Kennedy Center Announces Japanese Festival, Plus Chamber Music and Opera Events

Classic Arts News   Kennedy Center Announces Japanese Festival, Plus Chamber Music and Opera Events
Washington, D.C.'s Kennedy Center, home to the National Symphony Orchestra and venue for a full schedule of ballet and contemporary dance performances, also hosts a number of other events on its 2007-08 lineup, including a special multidisciplinary festival called Japan! culture + hyperculture.

Musical highlights of the festival, which runs February 5-17, include a tribute to Japanese composer Toru Takemitsu, curated by his daughter, Maki Takemitsu, and featuring Katsumi Watanabe and Daisuke Suzuki on guitar, Yasihiro "Coba" Kobayashi on accordion and Tomohiro Yahiro on percussion.

Violinist Midori will join the Mir‹ Quartet and other artists for Debussy, Ravel and Takemitsu; Aki Takahashi, a pianist who specializes in new music, will play a solo recital. The festival also features an appearance by a laptop orchestra that experiments with the sound of the sho, a traditional Japanese mouth organ.

The dance segment of Japan! culture + hyperculture includes the D.C. premiere of the full-evening work NINA materialize sacrifice by contemporary dance company Noism 08, directed and choreographed by Jo Kanamori and set to music by Ton That An. The all-female troupe Strange Kinoko Dance Company will present Flowers , and Tokyo's New National Theatre Ballet performs Raymonda and works by Balanchine, Duato and Asami.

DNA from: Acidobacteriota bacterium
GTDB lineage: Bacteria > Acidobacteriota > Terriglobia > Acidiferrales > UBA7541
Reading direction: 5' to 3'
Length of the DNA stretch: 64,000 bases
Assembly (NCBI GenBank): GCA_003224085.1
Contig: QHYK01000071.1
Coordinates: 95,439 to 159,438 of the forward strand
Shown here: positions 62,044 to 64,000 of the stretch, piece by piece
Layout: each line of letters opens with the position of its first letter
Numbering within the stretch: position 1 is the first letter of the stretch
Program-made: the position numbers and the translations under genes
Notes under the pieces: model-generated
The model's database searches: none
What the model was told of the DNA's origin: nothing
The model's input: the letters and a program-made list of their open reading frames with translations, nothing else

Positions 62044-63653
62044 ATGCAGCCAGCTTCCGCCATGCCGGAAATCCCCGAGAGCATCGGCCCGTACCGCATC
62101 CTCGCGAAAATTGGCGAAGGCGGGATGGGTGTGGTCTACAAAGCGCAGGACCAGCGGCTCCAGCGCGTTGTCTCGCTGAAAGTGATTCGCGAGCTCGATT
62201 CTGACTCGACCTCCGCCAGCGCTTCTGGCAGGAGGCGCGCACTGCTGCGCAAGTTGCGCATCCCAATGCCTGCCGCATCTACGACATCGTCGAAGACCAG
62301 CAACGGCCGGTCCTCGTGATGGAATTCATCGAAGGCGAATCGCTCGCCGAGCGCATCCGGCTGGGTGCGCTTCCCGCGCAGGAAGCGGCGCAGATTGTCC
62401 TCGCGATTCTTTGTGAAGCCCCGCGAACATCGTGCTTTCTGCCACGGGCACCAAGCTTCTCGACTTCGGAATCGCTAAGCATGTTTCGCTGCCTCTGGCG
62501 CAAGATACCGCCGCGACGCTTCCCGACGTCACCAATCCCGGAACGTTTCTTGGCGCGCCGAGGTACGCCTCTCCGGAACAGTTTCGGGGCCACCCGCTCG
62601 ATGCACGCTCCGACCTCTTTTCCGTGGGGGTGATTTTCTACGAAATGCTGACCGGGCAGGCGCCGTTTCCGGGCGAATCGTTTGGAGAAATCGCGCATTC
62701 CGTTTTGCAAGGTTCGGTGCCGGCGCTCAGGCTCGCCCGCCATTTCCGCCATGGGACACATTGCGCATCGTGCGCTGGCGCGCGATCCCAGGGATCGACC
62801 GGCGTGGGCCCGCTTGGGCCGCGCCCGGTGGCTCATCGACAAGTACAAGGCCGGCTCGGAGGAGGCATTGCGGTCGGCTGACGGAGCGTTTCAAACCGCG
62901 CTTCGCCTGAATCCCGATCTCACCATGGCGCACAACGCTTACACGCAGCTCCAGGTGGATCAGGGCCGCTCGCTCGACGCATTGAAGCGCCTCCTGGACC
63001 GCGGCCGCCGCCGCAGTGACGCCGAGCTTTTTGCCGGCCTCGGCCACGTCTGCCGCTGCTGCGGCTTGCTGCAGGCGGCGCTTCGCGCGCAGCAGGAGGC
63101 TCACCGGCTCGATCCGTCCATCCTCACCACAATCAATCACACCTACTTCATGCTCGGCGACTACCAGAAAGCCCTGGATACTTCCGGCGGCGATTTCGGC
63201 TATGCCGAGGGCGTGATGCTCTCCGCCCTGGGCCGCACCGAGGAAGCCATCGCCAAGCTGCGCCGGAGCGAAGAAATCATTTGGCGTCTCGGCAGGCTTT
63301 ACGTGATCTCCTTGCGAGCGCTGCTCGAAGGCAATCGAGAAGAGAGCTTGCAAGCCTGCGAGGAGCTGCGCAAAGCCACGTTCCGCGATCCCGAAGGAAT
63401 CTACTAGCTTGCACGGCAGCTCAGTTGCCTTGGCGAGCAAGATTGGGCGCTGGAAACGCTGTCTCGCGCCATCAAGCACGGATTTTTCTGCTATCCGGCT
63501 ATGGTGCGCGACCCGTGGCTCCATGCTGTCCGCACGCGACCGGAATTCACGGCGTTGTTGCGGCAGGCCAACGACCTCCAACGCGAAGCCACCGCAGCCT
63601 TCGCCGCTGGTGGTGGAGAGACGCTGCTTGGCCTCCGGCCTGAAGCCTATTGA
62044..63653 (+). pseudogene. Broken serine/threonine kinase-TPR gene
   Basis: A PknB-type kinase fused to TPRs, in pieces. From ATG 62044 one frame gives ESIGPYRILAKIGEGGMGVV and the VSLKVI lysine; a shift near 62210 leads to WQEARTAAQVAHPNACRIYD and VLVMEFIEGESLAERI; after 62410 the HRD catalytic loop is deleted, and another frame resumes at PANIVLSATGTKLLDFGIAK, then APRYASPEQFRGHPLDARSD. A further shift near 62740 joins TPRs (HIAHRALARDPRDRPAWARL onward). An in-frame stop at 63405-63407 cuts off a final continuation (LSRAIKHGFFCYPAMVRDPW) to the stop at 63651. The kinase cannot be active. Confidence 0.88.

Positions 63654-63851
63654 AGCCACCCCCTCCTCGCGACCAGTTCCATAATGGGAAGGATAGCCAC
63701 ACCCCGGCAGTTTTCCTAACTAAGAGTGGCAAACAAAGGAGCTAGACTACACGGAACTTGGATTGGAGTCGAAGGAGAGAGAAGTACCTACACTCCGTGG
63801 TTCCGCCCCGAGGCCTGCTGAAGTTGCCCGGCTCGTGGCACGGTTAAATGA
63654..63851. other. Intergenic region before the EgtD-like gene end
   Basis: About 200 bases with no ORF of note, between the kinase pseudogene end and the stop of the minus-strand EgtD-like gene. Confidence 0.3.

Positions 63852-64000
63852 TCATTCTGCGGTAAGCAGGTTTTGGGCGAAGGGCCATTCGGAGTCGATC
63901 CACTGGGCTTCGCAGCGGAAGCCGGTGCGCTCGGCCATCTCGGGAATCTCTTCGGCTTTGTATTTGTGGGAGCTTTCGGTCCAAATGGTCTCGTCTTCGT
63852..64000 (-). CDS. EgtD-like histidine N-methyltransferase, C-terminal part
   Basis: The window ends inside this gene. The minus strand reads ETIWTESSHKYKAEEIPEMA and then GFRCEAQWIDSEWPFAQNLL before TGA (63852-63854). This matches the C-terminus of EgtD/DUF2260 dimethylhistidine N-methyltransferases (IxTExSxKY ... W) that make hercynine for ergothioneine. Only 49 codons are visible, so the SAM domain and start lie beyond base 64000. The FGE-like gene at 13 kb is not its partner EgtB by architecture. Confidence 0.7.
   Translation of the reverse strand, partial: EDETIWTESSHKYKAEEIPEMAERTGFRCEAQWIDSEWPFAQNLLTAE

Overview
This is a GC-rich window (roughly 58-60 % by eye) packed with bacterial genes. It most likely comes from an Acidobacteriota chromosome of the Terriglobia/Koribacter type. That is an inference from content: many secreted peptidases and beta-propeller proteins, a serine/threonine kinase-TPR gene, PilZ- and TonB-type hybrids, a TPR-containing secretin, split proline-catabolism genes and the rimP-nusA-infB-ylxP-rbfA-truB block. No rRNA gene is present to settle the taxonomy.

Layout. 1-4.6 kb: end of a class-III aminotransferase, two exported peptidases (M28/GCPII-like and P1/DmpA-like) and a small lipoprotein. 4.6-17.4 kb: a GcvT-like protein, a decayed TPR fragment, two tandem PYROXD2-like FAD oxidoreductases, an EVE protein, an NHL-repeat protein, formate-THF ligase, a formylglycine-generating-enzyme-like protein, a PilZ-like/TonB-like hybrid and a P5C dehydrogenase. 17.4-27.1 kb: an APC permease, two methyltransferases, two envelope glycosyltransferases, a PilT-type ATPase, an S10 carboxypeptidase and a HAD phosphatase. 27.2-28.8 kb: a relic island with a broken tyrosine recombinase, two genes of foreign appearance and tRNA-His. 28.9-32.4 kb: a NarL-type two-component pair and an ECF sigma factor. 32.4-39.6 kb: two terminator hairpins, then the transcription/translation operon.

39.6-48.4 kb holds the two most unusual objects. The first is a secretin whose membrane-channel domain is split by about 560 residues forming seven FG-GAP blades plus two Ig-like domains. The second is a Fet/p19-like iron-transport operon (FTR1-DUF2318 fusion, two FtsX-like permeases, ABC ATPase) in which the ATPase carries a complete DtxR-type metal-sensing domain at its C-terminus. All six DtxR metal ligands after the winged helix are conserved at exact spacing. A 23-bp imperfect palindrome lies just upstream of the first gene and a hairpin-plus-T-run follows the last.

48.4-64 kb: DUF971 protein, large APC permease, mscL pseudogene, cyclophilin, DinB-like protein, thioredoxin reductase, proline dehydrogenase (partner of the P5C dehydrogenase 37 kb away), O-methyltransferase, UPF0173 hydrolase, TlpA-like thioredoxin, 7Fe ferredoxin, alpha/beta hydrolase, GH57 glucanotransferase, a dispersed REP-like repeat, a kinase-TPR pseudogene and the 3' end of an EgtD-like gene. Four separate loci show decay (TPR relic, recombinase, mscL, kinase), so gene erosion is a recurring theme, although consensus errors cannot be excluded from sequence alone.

"This unprecedented assembly of Japanese artists honors, celebrates and extends the long-standing bond between the Kennedy Center and Japan. It serves as an example of the powerful nature of the arts to strengthen relations between nations," said Michael M. Kaiser, president of the Kennedy Center.

As a gift to mark the opening of the Kennedy Center in 1971, Japan gave the 3,000-pound red and gold silk curtain for the Opera House stage. In 1975, Prime Minister Miki presented President Ford with the funds to build the Terrace Theater, and in 1989, the Japan Endowment was created, enabling the Center to present Japanese performing artists and companies.

The Kennedy Center also presents the Fortas Chamber Music series, whose offerings for 2007-08 include St. Luke's Chamber Ensemble playing Bach's complete Brandenburg Concertos; the Guarneri String Quartet playing Bart‹k, Haydn, and Smetana; members of the NSO playing Mozart and Stravinsky; pianist Jonathan Biss playing Bart‹k, Janšcek and Brahms with his mother, violinist Miriam Fried; and a solo recital by soprano Dawn Upshaw (repertoire to be announced later).

A number of renowned vocal ensembles will also appear during a festival called A Cappella: Singing Solo, which kicks off on May 28 with The Men of the Deeps, a choir of working and retired coal miners, and the Washington National Cathedral Choirs.

Classical groups on the lineup include the all-male Chanticleer; the three women of Trio Mediaeval; I Fagiolini, the British ensemble specializing in Renaissance and contemporary music; the men's choir Cantus from Minneapolis-St. Paul; and la Capilla Virreinal de la Nueva Espaê±a, a Mexican group specializing in the sacred music of colonial Latin America.

In additional, the Kirov Opera of St. Petersburg's Mariinsky Theater will make another of its regular visits to the Kennedy Center, performing Verdi's Otello and Tchaikovsky's Queen of Spades under company artistic director Valery Gergiev (casting to be announced).

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